Had surgery 11/20 for infectious necrosis of pancreas. What can happen to me in the future?

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Since my surgery my temp. runs between 95.0 to 96.7. sometimes I will be  98.1. My temp has always been 98.6. I am a 57 yr old woman. My surgeon says everything looks find. He knows about my pain I have on the left side under my ribs which can be very bad most of the time. He sees nothing but says it could be nerve damage. Will, I never have another Pancrease attack in the future? Not sure what to expect. What can happen to me in the future? Sumatriptan & Furosemide

2 Answers

These messages are for mutual support and information sharing only. Always consult your doctor before trying anything you read here.

The following complications may occur in the future:

  • Pseudocyst. Acute pancreatitis can cause fluid and debris to collect in cystlike pockets in your pancreas. A large pseudocyst that ruptures can cause complications such as internal bleeding and infection.
  • Infection. Acute pancreatitis can make your pancreas vulnerable to bacteria and infection. Pancreatic infections are serious and require intensive treatment, such as surgery to remove the infected tissue.
  • Kidney failure. Acute pancreatitis may cause kidney failure, which can be treated with dialysis if the kidney failure is severe and persistent.
  • Breathing problems. Acute pancreatitis can cause chemical changes in your body that affect your lung function, causing the level of oxygen in your blood to fall to dangerously low levels.
  • Diabetes. Damage to insulin-producing cells in your pancreas from chronic pancreatitis can lead to diabetes, a disease that affects the way your body uses blood sugar.
  • Malnutrition. Both acute and chronic pancreatitis can cause your pancreas to produce fewer of the enzymes that are needed to break down and process nutrients from the food you eat. This can lead to malnutrition, diarrhea and weight loss, even though you may be eating the same foods or the same amount of food.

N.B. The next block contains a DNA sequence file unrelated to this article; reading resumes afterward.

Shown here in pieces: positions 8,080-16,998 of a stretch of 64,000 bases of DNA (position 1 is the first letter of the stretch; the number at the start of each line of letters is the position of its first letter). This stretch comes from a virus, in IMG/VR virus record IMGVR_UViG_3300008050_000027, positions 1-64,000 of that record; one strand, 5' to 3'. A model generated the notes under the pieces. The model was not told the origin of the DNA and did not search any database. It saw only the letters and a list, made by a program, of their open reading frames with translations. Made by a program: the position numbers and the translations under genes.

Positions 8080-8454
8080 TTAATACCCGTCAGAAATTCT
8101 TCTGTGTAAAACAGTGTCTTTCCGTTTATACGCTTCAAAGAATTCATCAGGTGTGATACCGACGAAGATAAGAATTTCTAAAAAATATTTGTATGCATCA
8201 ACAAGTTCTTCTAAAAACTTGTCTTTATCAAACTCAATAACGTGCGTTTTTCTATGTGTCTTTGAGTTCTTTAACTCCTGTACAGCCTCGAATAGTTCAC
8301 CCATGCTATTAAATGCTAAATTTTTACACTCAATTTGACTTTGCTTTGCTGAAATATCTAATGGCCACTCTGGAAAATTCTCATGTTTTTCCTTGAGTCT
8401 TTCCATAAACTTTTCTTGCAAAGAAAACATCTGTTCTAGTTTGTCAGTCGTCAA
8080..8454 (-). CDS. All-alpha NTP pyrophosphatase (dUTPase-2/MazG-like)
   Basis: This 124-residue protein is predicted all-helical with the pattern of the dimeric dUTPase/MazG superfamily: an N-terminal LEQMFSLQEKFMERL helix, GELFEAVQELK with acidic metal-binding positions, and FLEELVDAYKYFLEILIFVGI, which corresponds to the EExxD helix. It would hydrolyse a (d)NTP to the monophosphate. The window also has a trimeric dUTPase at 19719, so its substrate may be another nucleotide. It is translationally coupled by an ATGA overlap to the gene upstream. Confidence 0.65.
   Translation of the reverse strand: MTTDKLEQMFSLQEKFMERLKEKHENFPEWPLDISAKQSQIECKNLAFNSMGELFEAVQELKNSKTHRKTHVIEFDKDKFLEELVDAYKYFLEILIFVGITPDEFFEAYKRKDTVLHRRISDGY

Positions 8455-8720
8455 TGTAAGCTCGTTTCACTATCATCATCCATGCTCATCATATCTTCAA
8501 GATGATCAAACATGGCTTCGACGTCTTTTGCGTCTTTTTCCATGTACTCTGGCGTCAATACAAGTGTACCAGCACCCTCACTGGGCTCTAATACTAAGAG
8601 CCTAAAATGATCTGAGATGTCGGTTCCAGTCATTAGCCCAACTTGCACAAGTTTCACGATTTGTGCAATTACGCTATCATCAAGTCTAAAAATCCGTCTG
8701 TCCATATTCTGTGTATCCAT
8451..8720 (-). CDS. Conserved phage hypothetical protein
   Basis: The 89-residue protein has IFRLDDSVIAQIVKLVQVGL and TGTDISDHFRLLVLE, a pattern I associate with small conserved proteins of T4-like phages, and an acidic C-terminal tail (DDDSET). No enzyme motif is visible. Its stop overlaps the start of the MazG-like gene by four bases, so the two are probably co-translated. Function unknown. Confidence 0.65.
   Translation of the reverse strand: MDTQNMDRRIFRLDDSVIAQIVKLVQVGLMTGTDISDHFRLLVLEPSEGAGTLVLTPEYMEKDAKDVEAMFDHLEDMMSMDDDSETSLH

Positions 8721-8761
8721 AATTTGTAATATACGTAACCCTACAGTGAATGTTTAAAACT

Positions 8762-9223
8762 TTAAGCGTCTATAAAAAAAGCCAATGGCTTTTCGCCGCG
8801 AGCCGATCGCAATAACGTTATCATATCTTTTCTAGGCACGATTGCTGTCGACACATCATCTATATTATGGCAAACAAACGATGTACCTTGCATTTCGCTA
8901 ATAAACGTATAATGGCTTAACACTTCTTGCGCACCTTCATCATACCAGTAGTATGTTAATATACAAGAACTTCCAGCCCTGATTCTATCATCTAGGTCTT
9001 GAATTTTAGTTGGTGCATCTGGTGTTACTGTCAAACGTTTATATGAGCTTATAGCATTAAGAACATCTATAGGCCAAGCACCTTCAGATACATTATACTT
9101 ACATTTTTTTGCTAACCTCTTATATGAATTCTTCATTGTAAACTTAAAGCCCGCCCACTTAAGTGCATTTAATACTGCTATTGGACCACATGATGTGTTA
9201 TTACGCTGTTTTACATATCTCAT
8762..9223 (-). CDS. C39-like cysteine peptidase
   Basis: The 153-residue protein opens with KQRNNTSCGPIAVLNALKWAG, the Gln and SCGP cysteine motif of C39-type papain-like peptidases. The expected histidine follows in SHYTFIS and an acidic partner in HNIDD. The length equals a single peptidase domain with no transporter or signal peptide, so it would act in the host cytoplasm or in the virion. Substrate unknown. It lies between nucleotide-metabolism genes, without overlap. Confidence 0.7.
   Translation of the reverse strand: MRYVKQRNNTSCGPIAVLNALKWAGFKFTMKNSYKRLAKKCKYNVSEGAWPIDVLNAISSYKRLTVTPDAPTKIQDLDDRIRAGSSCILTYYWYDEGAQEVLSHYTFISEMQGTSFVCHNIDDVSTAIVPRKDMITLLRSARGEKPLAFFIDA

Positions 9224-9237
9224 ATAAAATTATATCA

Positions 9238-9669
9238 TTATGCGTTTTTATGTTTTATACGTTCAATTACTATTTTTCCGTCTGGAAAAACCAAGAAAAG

• Pancreatic cancer. Long-standing inflammation in your pancreas caused by chronic pancreatitis is a risk factor for developing pancreatic cancer.
So this means since 10% of the Pancrease was removed I will always have a chance of getting another attack? I know they said I was lucky to make it. That most people died from what I had. The surgeon said that things looked good and I do not need to see him at this time. He was very vague.
What your surgeon told you is right. Necrotizing hemorrhagic pancreatitis is a serious medical complication with high mortality and morbidity rates. You do have increased risk for another pancreatitis attack in the future. Did your surgeon tell you what caused you to develop this pancreatitis? Binge drinking or biliary stones? If it is biliary stones, then your risk for developing pancreatitis in the future could be even higher.

There are 2 types of pancreatitis. The first one is acute swelling pancreatitis, which is easy to treat. The other pancreatitis, which is what you have, is called hemorrhagic necrotic pancreatitis, is difficult to treat and has a high rate of mortality and morbidity. Pain after the surgery is very common and generally treated with painkillers. Another common complication is pseudocyst, which can be drained. Patients with previous history of pancreatitis are at increased risk for developing acute pancreatitis again. Your main symptom is the pain. You can ask for painkillers if the pain is very severe. It is not acute pancreatitis attack.

The problem I am having is they say they know I am in pain & leave it. I have tried everything to reduce it but the war on opiates is stopping them from helping me. Thank you for letting me know. It makes me feel better than a total stranger has sympathy for me then the doctors at Stanford Hospital. My main problem is the surgeon at Stanford hospital was the only one that was able to do this procedure on me and can't get another opion.
I am a middle-aged man with severe obesity. I ate fish and meat almost every day as well as drinking wine. Thus, I got pancreatitis!

Epigastric CT showed visible pancreatic edema with larger exudate. Then through enhanced CT, it was confirmed that I got hemorrhagic necrotizing pancreatitis.
I had experienced a series of symptoms, like severe abdominal distension, abdominal pain, acute lung injury, shock, going into ICU, endotracheal intubation, breathing machine ventilation. Because the treatment was timely, the symptoms were improved.

Then, choledochoscope was used to clean up the dead tissue around the pancreas. Finally, after three months of treatment, I was finally cured. My  weight of more than 200kg is down to 70kg.